The Battle of Vienna

The Battle of Vienna

Battle of Vienna 1683Vienna, the capital of Austria, is where Mozart spent ten years creating his best works and sharing his craft with Beethoven. It is the birthplace of the then-scandalous Viennese Waltz. It is also home to the Hofburg Imperial Chapel, where the angelic voices of Vienna's famous Boys Choir have awed Sunday Mass goers for more than five hundred years.

In 1683, the Hofburg Chapel withstood the Battle of Vienna. Like many European military confrontations, the Battle of Vienna was both a political maneuver and a clash of opposing religions. By the time the smoke from the Ottomans' cannons had finally cleared, Christianity was secured as the dominant religion of Europe and the European expansion of the Ottoman Empire had been countered.

The Ottoman Empire had been extending its reach as a naval power from the Mediterranean Sea towards Eastern Europe since the mid-fifteenth century. The Turks desired the strategic advantages of Vienna's position on the important Danube River corridor to Western Europe and the overland trade routes that connected Germany with Italy and with the Eastern Mediterranean.

The Battle of Vienna was fought within the historical context of the Catholic-Protestant schism. The Catholics, under the leadership of the Hapsburg Leopold I, had begun their Counter Reformation and were determined to obliterate Protestantism. The Islamic Ottomans were more than willing to provide military support to rebelling Hungarian Protestants and other anti-Habsburg forces.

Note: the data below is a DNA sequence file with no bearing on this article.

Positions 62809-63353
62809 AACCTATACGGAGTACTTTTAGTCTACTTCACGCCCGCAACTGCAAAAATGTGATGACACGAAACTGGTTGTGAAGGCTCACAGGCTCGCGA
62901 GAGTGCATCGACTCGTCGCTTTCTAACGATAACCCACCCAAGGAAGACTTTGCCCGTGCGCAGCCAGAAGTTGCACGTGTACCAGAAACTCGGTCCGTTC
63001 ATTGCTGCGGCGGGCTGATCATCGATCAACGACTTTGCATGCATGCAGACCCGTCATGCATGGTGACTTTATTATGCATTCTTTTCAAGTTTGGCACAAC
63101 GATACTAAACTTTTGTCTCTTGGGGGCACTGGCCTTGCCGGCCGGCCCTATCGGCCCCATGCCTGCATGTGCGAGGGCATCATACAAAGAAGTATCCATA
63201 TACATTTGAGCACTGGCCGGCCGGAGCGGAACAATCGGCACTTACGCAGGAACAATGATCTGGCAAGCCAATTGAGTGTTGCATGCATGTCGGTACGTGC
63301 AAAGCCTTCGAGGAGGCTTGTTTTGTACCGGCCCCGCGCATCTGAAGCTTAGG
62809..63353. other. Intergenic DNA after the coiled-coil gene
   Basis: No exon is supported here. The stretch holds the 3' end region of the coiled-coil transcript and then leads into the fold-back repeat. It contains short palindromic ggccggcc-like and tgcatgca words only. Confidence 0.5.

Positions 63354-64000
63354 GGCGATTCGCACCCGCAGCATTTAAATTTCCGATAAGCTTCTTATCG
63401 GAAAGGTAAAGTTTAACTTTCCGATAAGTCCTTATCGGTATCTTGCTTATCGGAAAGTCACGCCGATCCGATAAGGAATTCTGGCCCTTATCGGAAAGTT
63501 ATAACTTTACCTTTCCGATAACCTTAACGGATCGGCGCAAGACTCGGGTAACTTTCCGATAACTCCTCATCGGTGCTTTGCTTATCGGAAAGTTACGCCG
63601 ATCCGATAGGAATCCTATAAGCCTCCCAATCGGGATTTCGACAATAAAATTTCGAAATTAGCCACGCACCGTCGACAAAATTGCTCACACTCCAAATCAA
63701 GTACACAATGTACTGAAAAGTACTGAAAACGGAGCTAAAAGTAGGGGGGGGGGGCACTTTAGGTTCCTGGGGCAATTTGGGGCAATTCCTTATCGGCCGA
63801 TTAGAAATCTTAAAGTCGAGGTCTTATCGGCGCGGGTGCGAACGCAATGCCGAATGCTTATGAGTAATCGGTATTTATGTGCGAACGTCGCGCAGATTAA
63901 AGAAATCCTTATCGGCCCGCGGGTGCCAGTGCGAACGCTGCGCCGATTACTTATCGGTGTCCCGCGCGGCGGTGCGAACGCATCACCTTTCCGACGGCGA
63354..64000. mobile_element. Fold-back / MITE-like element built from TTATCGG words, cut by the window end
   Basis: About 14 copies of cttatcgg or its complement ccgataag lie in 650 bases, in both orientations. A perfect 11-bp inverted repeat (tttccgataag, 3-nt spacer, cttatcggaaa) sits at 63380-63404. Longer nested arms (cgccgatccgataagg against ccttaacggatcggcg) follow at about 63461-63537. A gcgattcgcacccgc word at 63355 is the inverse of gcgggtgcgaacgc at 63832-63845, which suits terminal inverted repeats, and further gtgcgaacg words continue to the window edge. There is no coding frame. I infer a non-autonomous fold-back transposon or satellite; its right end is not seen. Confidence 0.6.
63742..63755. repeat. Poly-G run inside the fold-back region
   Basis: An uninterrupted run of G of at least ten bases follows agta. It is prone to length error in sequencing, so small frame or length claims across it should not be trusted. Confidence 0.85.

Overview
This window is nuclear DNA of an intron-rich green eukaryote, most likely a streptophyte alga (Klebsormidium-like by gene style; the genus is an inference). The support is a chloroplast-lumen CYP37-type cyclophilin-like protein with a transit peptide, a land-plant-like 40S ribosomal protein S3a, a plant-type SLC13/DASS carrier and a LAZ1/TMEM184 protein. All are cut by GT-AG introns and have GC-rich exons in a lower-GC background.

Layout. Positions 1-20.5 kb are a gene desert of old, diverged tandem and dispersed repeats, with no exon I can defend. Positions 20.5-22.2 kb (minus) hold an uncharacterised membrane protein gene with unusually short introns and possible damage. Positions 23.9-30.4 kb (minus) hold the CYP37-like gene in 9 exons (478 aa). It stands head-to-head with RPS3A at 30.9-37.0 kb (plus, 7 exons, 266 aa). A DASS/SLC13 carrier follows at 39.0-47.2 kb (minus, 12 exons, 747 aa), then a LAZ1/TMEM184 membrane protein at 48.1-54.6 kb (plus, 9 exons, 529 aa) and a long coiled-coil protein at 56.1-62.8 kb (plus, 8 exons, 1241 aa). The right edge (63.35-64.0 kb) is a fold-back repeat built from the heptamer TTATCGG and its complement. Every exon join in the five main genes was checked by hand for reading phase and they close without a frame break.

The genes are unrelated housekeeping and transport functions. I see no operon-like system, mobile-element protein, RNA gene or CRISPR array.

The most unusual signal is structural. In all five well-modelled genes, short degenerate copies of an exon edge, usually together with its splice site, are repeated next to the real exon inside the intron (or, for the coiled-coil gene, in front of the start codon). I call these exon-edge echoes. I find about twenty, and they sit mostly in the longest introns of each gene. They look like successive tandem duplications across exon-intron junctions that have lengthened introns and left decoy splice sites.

The Ottomans' initially attempted to seize the city in 1529 during the Siege of Vienna. This attack failed due only to an early winter and widespread illness among its troops, not, however, in any way because of the Viennese' superior military capabilities. Consequently, Vienna launched a massive effort to rebuild and strengthen its damaged medieval fortifications, a project that prepared them well for subsequent military sieges, including the one that occurred on July 14th, 1683.

Concurrently, the ambitious Ottomans also prepared for further military action. They built and repaired roads and bridges leading into Austria as well as establishing operations centers to which they would send ammunition and weapons in anticipation of their eventual conquest of Vienna, then the capital of the Holy Roman Empire.

However, the result of Vienna's rebuilding project was a massive stone fortress that allowed ten thousand Viennese troops to repel the 140,000 Ottomans long enough for Poland's King Jan III Sobieski and his army of 30,000 Polish, 8,500 Austrian, and 28,000 other allied soldiers from what is now Germany to ride to their rescue. Sobieski brought with him a surprise for the Ottomans — three thousand "Winged Hussars," the famed elite Polish cavalry . On September 11th 1683, the stage for the final Ottoman offensive was thus set.

The Hussars wore full body armor and carried lances, sabers and pistols. While charging enemy formations, many Hussars wore the "wings" from which they received their name, on their backs: light wooden frames with a fringe of feathers around the edges. As the cavalry gained speed before charging the Ottomans' infantry, the loudly vibrating wings startled the troops. They turned to see unfamiliar winged horsemen rushing at them with twenty foot-high lances. The Turks were terrified, which destabilized their forces. They incurred heavy losses and retreated, enabling an unexpected yet critical victory for Austria. It was the beginning of the end for the Ottomans' brutal drive toward conquest and expansion.

The Battle of Vienna ended the Ottomans' three hundred year long power struggle for Europe, allowed the Habsburg dynasty to flourish uninterrupted into the twentieth century.